This is why it is unlikely the Yankees will ever experience a season like the 2012 Red Sox, when despite a hefty payroll they could not overcome a rash of injuries to core players and ended up jettisoning underperforming and high-cost names like Josh Beckett, Carl Crawford and Adrian Gonzalez to the Dodgers so they could hit the reset button and plan for 2013 and beyond.
Yankees 2013 Outlook
When the dust settled from being on the wrong side of their four-game sweep in the ALCS, Yankees officials will determine how to proceed for 2013. They are stuck with the gaudy contract of Alex Rodriguez, who was relegated to the role of a $30 million platoon player this postseason. He is hampered with an aging body and has five years and $114 million remaining on his contract. His numbers do not reflect that of a player who will be paid $28 million in 2013.
Mark Teixeira ($22.5 million a year through 2016) and Curtis Granderson ($13 million option for 2013 or a $2 million buyout) are two additional Yankees whose stats do not translate to money well spent for the production the club is getting.
Now, with 38-year-old Derek Jeter undergoing ankle surgery, it is uncertain if he will have enough range to play an effective shortstop. He is owed $17 million in 2013 with an $8 million player option in 2014.
CC Sabathia – who is owed $23 million a year through 2015, $25 million in 2016 and a vesting option of $25 million in 2017 – has a balky knee and an elbow that could blow out at any time.
Robinson Cano, who is one of the best all-around hitters in the game, struggled in ALCS and the Yankees have a $15 million option on the second baseman for 2013 that will surely be picked up. The club must decide if they want to sign him to an extension, trade him or let him depart via free agency.
Mariano Rivera says he will return in 2013, but who knows if he will ever regain his Hall of Fame form after recovering from a torn ACL in his right knee earlier this year. Rivera will be 43 in November, and Father Time spares nobody.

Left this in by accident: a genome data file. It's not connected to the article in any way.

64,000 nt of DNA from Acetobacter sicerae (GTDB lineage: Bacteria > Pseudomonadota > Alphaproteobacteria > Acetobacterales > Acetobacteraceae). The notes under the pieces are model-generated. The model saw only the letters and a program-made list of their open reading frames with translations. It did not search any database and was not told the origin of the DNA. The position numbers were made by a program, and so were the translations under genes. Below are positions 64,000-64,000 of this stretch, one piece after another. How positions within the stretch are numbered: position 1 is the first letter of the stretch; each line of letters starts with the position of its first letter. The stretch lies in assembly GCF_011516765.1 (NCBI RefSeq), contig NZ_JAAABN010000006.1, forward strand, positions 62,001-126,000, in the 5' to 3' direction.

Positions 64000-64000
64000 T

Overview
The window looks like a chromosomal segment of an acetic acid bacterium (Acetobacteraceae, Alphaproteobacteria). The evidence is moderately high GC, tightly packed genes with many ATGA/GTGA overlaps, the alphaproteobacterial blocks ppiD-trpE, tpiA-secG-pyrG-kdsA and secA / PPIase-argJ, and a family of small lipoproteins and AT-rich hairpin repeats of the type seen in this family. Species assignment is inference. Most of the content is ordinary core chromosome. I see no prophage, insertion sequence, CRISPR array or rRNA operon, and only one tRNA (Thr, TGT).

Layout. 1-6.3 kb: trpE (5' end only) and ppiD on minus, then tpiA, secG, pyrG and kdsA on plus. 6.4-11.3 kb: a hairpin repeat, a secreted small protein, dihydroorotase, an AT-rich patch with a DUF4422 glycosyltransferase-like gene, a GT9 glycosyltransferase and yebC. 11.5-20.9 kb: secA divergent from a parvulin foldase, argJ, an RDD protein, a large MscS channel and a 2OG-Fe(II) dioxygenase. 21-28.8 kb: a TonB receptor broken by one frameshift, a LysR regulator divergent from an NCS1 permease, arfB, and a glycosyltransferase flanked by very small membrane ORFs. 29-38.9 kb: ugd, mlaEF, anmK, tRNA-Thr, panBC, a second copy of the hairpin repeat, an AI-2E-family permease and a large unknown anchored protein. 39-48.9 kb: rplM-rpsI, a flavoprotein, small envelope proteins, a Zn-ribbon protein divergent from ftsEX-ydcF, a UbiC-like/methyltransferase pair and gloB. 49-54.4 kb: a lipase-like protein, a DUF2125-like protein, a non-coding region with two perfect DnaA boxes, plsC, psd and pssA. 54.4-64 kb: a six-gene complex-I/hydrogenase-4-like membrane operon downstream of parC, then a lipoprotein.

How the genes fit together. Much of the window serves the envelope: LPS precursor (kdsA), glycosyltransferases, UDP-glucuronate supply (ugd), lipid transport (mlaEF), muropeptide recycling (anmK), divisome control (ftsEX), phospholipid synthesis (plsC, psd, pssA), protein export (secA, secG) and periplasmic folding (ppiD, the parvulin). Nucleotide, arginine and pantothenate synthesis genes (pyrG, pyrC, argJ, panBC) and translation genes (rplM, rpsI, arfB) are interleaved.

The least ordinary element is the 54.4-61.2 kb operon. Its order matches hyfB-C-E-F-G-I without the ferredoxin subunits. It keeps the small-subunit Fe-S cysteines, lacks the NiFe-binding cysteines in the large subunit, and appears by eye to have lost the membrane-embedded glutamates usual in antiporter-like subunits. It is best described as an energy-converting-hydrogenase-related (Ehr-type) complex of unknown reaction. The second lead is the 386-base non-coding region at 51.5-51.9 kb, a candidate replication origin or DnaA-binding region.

Of course, the Yankees are the Yankees. Though general manager Brian Cashman makes his annual statement that the team is placing a greater emphasis on developing its own players – a la the 90s when Jeter, Rivera, Jorge Posada, Bernie Williams and Andy Pettitte ascended through the farm system – they will spend plenty this off-season. The Yankees will open their vault to find starting pitching beyond Sabathia, perhaps find a replacement for Nick Swisher if he is not re-signed and maybe even pay the majority of what is left on A-Rod’s contract so he can join the Miami Marlins.
If the latter happens, then the Yankees might also have to take on the weighted contract of reliever Heath Bell, and then there would be the matter of finding a new third baseman because a gutsy role player like Eric Chavez just wouldn’t satisfy the the win at all costs motto of Hank and Hal Steinbrenner, and Randy Levine.
Baseball has certainly changed since even the late 90s, when the Yankees captured three World Series titles in a row. Touting the game’s highest payroll by a significant margin does not guarantee the ultimate success. Teams like St. Louis and San Francisco have shown that in recent years. Yet the bountiful resources that the Yankees have and the remaining 29 teams in MLB lack still gives them an advantage that holds them to higher standards.
Win the American League East? Well, you should. Advance deep into the postseason? No reason you shouldn’t. Lose in the playoffs and fall short of celebrating a World Series title? Much of America will treasure this just like they would a winning lottery ticket.
Beyond the wide lot of insufferable fans that wear the pinstripes (at least when the team is in first place or still alive in the postseason), most baseball enthusiasts are smiling with the knowledge the Yankees were dismissed by the Tigers in a sweep.